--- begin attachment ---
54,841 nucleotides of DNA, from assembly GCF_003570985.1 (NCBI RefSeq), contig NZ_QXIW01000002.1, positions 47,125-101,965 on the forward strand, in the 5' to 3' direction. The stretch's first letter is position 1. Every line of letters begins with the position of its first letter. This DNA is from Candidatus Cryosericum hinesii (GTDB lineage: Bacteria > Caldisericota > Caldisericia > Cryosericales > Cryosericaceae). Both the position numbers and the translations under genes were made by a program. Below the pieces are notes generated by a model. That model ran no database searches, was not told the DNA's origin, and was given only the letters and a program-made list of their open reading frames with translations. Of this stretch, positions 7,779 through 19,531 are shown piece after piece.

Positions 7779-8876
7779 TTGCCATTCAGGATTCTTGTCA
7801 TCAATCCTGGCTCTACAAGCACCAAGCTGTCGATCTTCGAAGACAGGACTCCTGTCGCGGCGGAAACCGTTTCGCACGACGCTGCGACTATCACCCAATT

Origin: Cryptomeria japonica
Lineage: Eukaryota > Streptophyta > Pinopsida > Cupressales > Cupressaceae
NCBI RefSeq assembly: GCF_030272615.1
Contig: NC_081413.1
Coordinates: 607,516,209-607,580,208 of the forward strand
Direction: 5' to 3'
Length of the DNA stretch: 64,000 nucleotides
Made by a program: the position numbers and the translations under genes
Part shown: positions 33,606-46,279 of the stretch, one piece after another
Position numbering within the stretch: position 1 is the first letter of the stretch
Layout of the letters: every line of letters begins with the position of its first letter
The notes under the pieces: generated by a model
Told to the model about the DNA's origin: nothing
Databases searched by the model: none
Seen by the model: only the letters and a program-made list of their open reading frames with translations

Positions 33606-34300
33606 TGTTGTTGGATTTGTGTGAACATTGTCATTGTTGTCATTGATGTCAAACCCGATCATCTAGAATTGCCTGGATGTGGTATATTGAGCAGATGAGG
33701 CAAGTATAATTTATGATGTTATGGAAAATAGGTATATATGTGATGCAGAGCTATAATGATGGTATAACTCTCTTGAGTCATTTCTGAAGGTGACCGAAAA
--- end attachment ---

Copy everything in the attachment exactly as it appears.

54,841 nucleotides of DNA, from assembly GCF_003570985.1 (NCBI RefSeq), contig NZ_QXIW01000002.1, positions 47,125-101,965 on the forward strand, in the 5' to 3' direction. The stretch's first letter is position 1. Every line of letters begins with the position of its first letter. This DNA is from Candidatus Cryosericum hinesii (GTDB lineage: Bacteria > Caldisericota > Caldisericia > Cryosericales > Cryosericaceae). Both the position numbers and the translations under genes were made by a program. Below the pieces are notes generated by a model. That model ran no database searches, was not told the DNA's origin, and was given only the letters and a program-made list of their open reading frames with translations. Of this stretch, positions 7,779 through 19,531 are shown piece after piece.

Positions 7779-8876
7779 TTGCCATTCAGGATTCTTGTCA
7801 TCAATCCTGGCTCTACAAGCACCAAGCTGTCGATCTTCGAAGACAGGACTCCTGTCGCGGCGGAAACCGTTTCGCACGACGCTGCGACTATCACCCAATT

Origin: Cryptomeria japonica
Lineage: Eukaryota > Streptophyta > Pinopsida > Cupressales > Cupressaceae
NCBI RefSeq assembly: GCF_030272615.1
Contig: NC_081413.1
Coordinates: 607,516,209-607,580,208 of the forward strand
Direction: 5' to 3'
Length of the DNA stretch: 64,000 nucleotides
Made by a program: the position numbers and the translations under genes
Part shown: positions 33,606-46,279 of the stretch, one piece after another
Position numbering within the stretch: position 1 is the first letter of the stretch
Layout of the letters: every line of letters begins with the position of its first letter
The notes under the pieces: generated by a model
Told to the model about the DNA's origin: nothing
Databases searched by the model: none
Seen by the model: only the letters and a program-made list of their open reading frames with translations

Positions 33606-34300
33606 TGTTGTTGGATTTGTGTGAACATTGTCATTGTTGTCATTGATGTCAAACCCGATCATCTAGAATTGCCTGGATGTGGTATATTGAGCAGATGAGG
33701 CAAGTATAATTTATGATGTTATGGAAAATAGGTATATATGTGATGCAGAGCTATAATGATGGTATAACTCTCTTGAGTCATTTCTGAAGGTGACCGAAAA